balance of risk, gravity of injury, cost and social value.
My Lords, the majority of the Court of Appeal appear to have proceeded on the basis that if there was a foreseeable risk of serious injury, the Council was under a duty to do what was necessary to prevent it. But this in my opinion is an oversimplification. Even in the case of the duty owed to a lawful visitor under section 2(2) of the 1957 Act and even if the risk had been attributable to the state of the premises rather than the acts of Mr Tomlinson, the question of what amounts to "such care as in all the circumstances of the case is reasonable" depends upon assessing, as in the case of common law negligence, not only the likelihood that someone may be injured and the seriousness of the injury which may occur, but also the social value of the activity which gives rise to the risk and the cost of preventative measures. These factors have to be balanced against each other.
For example, in Overseas Tankship (UK) Ltd v Miller Steamship Pty Ltd (The Wagon Mound (No. 2))  1 AC 617 , there was no social value or cost saving in the D's activity. Lord Reid said (at p 643): " . In the present case there was no justification whatever for discharging the oil into Sydney Harbour. Not only was it an offence to do so, but it involved considerable loss financially. If the ship's engineer had thought about the matter, there could have been no question of balancing the advantages and disadvantages. From every point of view it was both his duty and his interest to stop the discharge immediately." .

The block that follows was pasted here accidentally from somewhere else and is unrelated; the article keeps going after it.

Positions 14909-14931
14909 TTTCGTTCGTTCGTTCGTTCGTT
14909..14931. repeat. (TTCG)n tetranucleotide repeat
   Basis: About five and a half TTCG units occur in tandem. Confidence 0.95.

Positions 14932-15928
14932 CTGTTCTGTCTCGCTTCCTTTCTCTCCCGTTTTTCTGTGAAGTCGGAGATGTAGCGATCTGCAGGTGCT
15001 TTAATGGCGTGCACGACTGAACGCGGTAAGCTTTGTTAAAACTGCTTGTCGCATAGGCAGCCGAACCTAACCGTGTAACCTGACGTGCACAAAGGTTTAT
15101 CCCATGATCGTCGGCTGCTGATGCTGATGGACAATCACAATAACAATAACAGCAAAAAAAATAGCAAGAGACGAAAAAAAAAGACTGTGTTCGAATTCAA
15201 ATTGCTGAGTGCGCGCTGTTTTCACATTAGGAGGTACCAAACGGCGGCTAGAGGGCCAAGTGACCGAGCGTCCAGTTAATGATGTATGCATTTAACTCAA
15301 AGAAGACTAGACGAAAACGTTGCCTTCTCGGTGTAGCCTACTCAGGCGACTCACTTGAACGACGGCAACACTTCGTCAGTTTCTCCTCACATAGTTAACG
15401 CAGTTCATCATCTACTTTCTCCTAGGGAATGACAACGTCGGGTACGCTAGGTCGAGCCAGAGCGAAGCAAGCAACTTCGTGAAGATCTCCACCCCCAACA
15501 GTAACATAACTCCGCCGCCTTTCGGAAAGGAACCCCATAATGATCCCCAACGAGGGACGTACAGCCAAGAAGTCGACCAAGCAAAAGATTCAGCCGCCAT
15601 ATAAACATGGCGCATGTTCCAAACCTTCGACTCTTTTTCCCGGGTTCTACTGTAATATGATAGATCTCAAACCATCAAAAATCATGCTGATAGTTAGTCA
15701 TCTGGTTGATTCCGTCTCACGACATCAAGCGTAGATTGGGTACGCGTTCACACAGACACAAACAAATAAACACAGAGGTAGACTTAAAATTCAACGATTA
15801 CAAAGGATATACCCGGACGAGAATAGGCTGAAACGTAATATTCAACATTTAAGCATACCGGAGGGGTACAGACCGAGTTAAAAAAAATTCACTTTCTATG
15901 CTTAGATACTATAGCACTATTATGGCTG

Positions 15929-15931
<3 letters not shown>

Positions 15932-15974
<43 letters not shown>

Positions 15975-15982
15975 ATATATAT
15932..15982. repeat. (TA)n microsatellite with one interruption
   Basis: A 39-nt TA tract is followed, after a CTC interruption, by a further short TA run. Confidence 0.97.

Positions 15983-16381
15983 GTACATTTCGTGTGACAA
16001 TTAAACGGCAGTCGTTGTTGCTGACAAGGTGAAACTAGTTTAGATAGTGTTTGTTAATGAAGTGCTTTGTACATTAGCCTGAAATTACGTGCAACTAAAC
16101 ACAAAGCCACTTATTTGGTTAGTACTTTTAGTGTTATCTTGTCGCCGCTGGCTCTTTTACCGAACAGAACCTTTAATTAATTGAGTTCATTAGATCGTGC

So the Ds were held liable for damage which was only a very remote possibility. Similarly in Jolley v Sutton London B.C.  1 WLR 1082 there was no social value or cost saving to the Council in creating a risk by leaving a derelict boat lying about. It was something which they ought to have removed whether it created a risk of injury or not. So they were held liable for an injury which, though foreseeable, was not particularly likely. On the other hand, in The Wagon Mound (No. 2) Lord Reid (at p. 642) drew a contrast with Bolton v Stone  AC 850 in which the HL held that it was not N for a cricket club to do nothing about the risk of someone being injured by a cricket ball hit out of the ground.